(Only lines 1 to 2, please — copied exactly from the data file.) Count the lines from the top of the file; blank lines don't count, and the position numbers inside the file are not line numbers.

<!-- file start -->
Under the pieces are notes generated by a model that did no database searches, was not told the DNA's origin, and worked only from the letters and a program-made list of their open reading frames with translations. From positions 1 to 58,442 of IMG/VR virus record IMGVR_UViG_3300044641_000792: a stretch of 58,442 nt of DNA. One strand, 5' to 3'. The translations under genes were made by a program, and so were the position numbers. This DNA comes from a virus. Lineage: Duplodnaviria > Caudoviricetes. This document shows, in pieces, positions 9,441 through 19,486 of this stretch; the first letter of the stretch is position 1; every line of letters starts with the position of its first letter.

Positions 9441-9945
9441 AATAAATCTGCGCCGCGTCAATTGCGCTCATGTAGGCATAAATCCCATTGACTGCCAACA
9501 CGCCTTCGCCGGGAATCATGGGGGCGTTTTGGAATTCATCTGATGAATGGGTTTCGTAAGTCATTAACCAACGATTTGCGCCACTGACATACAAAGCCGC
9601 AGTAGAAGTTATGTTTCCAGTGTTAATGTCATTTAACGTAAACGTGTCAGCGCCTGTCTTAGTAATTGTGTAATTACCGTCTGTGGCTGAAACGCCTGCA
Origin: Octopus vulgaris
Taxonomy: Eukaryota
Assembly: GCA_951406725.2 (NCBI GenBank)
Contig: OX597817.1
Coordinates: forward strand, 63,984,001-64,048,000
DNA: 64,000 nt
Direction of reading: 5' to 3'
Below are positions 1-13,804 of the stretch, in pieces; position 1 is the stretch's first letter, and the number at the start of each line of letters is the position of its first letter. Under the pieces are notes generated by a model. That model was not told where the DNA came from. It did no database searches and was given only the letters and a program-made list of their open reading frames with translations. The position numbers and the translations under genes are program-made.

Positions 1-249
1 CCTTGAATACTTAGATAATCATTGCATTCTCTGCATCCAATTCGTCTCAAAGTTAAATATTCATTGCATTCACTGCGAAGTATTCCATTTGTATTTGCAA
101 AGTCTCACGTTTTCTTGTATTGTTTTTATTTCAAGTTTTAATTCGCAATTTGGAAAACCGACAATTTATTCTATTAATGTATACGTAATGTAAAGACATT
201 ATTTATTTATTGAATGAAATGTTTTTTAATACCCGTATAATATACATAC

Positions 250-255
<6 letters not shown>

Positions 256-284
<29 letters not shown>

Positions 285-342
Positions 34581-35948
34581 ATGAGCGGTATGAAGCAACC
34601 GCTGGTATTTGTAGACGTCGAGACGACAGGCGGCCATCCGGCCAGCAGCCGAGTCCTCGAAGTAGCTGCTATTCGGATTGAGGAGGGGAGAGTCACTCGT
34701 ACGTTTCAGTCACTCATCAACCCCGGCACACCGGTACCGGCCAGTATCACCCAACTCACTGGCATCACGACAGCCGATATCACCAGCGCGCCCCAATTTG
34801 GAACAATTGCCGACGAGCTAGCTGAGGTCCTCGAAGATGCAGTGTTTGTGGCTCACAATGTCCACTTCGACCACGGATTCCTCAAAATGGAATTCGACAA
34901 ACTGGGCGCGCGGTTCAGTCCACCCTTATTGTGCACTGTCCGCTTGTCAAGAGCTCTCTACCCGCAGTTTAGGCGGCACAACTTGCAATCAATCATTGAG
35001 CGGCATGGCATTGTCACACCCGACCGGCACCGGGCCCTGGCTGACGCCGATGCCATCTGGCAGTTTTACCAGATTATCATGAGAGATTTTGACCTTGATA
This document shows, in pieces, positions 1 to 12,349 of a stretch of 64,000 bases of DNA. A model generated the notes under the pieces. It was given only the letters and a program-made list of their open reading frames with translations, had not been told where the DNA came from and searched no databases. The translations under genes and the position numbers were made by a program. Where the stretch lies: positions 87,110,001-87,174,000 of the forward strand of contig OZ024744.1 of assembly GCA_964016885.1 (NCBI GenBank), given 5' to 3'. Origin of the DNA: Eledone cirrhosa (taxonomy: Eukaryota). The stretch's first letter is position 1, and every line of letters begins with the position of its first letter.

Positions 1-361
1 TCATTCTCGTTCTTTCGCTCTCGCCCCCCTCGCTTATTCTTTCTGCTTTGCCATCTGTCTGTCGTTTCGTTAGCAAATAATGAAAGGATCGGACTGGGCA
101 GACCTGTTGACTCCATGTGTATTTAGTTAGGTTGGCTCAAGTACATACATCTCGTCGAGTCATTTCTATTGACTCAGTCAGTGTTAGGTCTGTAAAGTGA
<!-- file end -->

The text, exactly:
Under the pieces are notes generated by a model that did no database searches, was not told the DNA's origin, and worked only from the letters and a program-made list of their open reading frames with translations. From positions 1 to 58,442 of IMG/VR virus record IMGVR_UViG_3300044641_000792: a stretch of 58,442 nt of DNA. One strand, 5' to 3'. The translations under genes were made by a program, and so were the position numbers. This DNA comes from a virus. Lineage: Duplodnaviria > Caudoviricetes. This document shows, in pieces, positions 9,441 through 19,486 of this stretch; the first letter of the stretch is position 1; every line of letters starts with the position of its first letter.

Positions 9441-9945